MAHONING, SHENANGO VALLEYS 14,000 no longer call region 'home'
More than half of the area's population loss came from Mahoning County.
By DAVID SKOLNICK
VINDICATOR POLITICS WRITER
YOUNGSTOWN -- More than 14,000 people left the five-county Mahoning and Shenango valleys between July 1, 2000, and July 1, 2004, a 1.74 percent drop in population during that time frame.
Estimated population figures released Thursday by the U.S. Census Bureau show more than half of that population loss was in Mahoning County.
During those four years, 14,069 people moved out of Mahoning, Trumbull and Columbiana counties in Ohio and Mercer and Lawrence counties in Pennsylvania.
Each county saw population declines during the four-year time frame. Of that population decline, 7,320 people left Mahoning County.
The population decline is going to continue, said Thomas Finnerty, associate director of Youngstown State University's Center of Urban and Regional Studies.
"It's a continuation of the deindustrialization of the area," he said. "We keep losing jobs and downsizing. The new businesses that come here don't need as many employees as those leaving the area."
With little job opportunity, there's not much incentive for people -- particularly who are young and college-educated -- to stay here, Finnerty said.
The combination of those leaving the area coincides with more people dying in the five-county region than being born, he said.
"We're losing on just the demographics," Finnerty said.
The U.S. Census Bureau determined the 2004 population estimates primarily on building permit data, said Robert Bernstein, its spokesman. Also used was data on births and deaths.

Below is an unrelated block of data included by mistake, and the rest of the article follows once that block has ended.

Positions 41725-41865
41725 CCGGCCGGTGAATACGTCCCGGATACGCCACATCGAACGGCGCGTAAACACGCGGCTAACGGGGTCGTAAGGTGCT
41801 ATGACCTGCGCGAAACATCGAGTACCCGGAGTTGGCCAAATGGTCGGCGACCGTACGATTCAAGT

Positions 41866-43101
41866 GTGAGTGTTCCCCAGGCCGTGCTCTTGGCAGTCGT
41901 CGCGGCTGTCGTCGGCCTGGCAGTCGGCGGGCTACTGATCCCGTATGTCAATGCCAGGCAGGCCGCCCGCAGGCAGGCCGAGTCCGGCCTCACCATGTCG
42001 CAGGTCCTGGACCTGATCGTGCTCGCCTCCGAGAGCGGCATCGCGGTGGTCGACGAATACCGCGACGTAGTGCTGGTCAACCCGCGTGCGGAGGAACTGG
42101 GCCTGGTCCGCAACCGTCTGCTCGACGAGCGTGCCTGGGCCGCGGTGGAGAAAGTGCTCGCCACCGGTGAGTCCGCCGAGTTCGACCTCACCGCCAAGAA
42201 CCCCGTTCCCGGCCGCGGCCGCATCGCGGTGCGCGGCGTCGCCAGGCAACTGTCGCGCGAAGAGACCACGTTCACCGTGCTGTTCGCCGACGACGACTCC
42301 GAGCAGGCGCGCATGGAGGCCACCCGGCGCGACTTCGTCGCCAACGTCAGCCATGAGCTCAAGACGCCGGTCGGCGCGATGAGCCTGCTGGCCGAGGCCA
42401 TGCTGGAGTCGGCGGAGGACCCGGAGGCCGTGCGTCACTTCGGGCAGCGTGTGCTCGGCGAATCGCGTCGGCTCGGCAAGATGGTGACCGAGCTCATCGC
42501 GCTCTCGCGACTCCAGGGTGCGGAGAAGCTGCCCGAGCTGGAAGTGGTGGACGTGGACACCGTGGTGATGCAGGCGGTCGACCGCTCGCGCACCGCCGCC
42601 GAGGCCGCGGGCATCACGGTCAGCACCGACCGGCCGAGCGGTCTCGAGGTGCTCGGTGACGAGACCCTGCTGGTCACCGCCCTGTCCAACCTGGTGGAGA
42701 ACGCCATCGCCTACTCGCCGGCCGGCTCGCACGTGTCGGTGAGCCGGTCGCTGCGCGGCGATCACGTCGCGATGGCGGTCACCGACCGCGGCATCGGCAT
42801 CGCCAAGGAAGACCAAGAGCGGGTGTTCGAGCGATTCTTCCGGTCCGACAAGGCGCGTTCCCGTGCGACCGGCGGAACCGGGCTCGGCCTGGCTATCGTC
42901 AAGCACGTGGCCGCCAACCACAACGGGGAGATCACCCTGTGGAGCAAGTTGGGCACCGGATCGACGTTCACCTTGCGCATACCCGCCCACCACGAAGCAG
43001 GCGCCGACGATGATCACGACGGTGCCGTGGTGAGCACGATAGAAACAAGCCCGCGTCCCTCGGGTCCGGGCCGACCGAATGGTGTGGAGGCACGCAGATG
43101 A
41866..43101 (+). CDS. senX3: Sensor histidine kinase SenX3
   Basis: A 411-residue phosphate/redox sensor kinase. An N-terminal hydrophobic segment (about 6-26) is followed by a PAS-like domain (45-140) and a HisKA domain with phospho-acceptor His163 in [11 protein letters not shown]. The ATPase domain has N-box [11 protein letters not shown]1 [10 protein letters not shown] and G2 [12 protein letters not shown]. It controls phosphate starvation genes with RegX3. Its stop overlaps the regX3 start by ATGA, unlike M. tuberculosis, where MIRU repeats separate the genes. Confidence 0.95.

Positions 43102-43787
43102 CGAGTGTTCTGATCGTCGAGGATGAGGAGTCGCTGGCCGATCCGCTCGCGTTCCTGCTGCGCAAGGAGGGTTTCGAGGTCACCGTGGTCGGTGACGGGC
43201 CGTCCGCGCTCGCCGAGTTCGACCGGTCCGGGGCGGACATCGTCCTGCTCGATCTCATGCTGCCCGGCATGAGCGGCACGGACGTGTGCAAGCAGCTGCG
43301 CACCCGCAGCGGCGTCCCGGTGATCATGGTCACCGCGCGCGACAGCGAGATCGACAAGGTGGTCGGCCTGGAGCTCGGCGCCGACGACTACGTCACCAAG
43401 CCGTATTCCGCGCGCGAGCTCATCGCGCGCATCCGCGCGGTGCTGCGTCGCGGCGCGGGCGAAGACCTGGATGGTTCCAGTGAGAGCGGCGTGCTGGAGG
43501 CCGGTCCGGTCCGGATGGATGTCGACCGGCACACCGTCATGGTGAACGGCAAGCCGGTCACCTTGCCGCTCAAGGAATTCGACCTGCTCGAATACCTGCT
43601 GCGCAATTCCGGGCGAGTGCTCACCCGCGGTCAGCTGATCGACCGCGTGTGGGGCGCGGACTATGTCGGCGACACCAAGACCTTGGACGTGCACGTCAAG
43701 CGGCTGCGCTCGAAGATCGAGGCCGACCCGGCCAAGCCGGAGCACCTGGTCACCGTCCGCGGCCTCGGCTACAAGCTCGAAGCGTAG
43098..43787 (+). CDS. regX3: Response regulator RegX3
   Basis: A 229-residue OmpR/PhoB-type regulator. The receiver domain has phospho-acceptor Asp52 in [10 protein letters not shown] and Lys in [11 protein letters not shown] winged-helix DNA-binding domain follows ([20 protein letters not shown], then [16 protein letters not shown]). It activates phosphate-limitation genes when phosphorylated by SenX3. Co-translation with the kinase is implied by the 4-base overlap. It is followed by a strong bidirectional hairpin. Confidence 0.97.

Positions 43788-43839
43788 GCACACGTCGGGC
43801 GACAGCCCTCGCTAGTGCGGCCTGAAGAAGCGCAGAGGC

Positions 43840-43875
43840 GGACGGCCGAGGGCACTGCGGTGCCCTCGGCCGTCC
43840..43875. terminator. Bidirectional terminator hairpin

During the four years, Mahoning County's population decreased by 2.85 percent, with Youngstown responsible for more than half of that loss.
Youngstown, the largest city in the five counties, lost 4.91 percent of its population during the four years. That is the largest percentage and raw number drops of any city in the area.
While that's not good news for Youngstown, it could be a lot worse.
Between the 1990 census and the 2000 census, Youngstown's population declined by 14.3 percent. That was the largest population percentage decline of any city in Ohio.
Mahoning County's larger communities saw modest population declines between 2000 and 2004.
But some of its smaller townships -- including Springfield, Jackson, Berlin, Beaver, Ellsworth, Green and Smith -- saw slight increases in population.
Trumbull County lost 2 percent of its population, or 4,500 people, between 2000 and 2004. Of the county's population decline, Warren made up 42.44 percent of it.
Warren saw its population decline by 1,910 people or a 3.97 percent drop in four years.
Trumbull's other main population bases of Niles, Girard, Cortland, Brookfield, Howland and Liberty saw population declines.
Like Mahoning County, the smaller rural townships in Trumbull saw slight population increases including Bloomfield, Farmington, Green, Gustavus and Mesopotamia.
Even with the declines, Mahoning is still the state's 10th most populous county, and Trumbull remains No. 12. There are 88 counties in Ohio.
Columbiana County's population decline during the four years was only 604 people. It is the state's 25th most populous county.
The county's population centers of East Liverpool, Salem and East Palestine lost people. Columbiana, Leetonia along with the townships of Elkrun and Fairfield saw small increases in population.
Mercer County's population during the four-year period dropped by 394 people.
With this census estimate, Hermitage is the county's most populated community. Hermitage added 337 people since 2000. Sharon, the city that used to be the county's most populated community, lost 621 people during the four years.
Mercer is Pennsylvania's 29th most populous county. The state has 67 counties.
Lawrence County's population decreased by 1.32 percent in the four years.
New Castle, the county's largest community, saw a 3.61 percent population decline. Smaller communities, including New Wilmington and Neshannock Township, experienced minor increases in population.